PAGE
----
Saturday, April 3, 2010

A voice of your own.

Just back from a week in England’s green and pleasant land, Mary Oliver’s The Journey is still with me:

But little by little,
as you left their voices behind,
the stars began to burn
through the sheets of clouds,
and there was a new voice
which you slowly
recognized as your own,
that kept you company
as you strode deeper and deeper
into the world

The year is nineteen seventy four, winter is but scattered patches of snow on wet, brown grass. I am leaning out of a classroom window, breathing the air of spring. And freedom. For school is coming to an end, and so are years of compulsory education, of doing the expected. Suddenly I am the one to decide what to do with the rest of my life.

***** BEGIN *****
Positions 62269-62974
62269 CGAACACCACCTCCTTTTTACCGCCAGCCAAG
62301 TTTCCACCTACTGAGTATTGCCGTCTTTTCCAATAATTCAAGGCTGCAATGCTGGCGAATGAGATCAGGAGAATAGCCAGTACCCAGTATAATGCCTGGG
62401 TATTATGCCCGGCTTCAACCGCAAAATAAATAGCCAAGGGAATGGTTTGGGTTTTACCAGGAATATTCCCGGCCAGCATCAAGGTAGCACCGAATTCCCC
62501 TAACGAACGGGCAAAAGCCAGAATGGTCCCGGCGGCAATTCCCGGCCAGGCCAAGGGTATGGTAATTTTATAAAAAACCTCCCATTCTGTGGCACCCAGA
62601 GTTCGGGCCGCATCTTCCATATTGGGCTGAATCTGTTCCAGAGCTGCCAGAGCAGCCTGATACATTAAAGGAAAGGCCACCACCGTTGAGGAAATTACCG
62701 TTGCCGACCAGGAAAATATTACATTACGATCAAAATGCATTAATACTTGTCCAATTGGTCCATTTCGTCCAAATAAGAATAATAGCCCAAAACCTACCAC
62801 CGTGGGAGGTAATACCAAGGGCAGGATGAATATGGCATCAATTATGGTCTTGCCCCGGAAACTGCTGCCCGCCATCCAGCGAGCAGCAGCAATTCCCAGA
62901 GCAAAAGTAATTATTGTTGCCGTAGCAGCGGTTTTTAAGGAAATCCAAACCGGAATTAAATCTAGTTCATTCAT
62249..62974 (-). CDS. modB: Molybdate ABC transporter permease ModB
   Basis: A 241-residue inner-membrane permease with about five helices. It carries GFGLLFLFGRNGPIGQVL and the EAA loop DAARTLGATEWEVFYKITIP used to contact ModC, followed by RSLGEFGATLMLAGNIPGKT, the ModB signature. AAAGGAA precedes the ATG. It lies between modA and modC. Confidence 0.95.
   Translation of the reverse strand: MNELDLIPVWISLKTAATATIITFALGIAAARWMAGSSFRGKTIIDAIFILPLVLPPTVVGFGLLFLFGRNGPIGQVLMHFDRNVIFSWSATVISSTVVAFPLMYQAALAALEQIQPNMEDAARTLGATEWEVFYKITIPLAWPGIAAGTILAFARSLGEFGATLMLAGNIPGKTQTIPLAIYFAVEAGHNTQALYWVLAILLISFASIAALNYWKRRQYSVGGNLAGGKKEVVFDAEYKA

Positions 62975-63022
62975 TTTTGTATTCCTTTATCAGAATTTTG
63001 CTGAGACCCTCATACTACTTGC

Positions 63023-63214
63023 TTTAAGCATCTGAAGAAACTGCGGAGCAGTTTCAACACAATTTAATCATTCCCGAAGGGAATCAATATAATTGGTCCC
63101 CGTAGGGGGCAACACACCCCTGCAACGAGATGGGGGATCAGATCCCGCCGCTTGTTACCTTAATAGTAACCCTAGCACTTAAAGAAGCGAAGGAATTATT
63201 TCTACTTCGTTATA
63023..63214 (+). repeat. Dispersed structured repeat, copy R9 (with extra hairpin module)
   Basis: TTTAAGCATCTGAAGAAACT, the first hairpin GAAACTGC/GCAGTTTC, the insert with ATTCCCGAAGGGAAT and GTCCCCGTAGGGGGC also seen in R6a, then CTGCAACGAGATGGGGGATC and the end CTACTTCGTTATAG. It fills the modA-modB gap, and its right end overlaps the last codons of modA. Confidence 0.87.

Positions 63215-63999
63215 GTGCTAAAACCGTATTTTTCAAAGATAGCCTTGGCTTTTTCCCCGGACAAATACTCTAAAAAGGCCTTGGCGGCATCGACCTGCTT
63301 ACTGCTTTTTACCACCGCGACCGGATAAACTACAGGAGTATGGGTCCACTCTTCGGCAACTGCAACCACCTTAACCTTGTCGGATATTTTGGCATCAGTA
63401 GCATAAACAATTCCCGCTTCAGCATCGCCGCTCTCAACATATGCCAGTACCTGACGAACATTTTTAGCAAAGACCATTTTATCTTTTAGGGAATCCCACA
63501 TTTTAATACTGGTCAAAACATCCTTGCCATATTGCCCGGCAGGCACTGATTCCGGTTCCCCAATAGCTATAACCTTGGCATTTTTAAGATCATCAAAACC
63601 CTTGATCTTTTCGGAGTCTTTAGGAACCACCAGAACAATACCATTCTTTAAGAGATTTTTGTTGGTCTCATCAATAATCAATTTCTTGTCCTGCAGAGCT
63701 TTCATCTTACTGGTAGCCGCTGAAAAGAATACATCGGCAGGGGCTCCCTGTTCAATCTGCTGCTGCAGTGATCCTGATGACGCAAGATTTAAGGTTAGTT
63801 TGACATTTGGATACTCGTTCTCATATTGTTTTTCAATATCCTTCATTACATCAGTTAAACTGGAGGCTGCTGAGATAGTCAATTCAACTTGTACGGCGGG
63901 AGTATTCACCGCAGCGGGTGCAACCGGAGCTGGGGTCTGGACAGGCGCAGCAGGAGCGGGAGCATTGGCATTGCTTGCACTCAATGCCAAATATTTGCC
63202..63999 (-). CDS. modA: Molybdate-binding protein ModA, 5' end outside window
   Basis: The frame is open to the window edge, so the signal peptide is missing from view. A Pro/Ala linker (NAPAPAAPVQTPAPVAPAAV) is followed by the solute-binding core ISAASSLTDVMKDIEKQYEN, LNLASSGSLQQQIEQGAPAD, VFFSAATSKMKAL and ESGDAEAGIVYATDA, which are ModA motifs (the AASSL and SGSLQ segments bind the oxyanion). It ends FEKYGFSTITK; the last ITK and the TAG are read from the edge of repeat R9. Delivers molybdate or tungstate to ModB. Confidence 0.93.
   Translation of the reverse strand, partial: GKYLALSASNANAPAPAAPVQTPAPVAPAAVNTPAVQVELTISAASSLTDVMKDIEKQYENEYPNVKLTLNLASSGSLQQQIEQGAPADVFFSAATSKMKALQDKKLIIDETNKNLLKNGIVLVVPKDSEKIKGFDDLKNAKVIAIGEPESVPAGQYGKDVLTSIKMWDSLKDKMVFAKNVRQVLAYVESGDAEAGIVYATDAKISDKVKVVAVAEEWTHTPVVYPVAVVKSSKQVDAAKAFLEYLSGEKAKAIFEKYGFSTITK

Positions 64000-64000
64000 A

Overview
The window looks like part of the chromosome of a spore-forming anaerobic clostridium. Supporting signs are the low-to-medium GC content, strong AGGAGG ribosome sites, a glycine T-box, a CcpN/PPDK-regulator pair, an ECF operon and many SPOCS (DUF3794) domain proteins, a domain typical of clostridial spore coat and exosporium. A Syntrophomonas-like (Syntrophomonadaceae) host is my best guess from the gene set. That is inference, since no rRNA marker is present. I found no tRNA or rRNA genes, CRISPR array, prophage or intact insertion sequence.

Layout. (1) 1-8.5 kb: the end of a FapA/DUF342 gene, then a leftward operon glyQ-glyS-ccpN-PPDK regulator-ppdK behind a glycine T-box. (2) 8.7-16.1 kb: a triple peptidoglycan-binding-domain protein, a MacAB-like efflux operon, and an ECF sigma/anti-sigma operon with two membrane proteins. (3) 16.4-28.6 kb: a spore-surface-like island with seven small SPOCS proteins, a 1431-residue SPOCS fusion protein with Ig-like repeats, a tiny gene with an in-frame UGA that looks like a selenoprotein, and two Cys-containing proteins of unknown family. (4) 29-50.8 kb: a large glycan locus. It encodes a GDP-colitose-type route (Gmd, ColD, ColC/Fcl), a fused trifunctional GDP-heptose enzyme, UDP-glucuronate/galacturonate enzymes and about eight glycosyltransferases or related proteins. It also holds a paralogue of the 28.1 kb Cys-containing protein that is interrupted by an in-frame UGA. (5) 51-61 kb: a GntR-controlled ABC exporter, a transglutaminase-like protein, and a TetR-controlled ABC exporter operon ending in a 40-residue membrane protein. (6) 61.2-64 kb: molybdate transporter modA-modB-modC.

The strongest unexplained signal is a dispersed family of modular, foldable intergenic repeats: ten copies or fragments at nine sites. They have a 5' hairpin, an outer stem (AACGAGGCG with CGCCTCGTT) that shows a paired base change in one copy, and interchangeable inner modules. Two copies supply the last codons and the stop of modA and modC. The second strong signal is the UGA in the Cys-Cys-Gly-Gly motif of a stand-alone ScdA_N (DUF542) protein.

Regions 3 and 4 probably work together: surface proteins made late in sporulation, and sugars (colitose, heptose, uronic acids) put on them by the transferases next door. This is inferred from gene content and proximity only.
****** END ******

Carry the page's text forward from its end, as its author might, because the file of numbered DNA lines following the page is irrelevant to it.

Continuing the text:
Or am I? What exactly is for me to decide, and what is this me anyway? What is my own voice and what are the echoes of parents, teachers, peers, culture, tradition?

“What are your plans, then?”
A friend is standing next to me, our school day is dedicated to our future.
“I just need to cross a border,” I say, “I need to go somewhere completely different.”

I had no idea what I meant, there was just this undefined longing.

Five months later I am in another classroom, in green and pleasant England. Upon my arrival, I felt the country had opened its arms to greet me. As if I had come back to a place that was mine from the very start.

As if the country had a voice of its own. A voice that spoke into my ear. And my heart. A voice that lead me to recognize my own. Though only slowly. Slowly.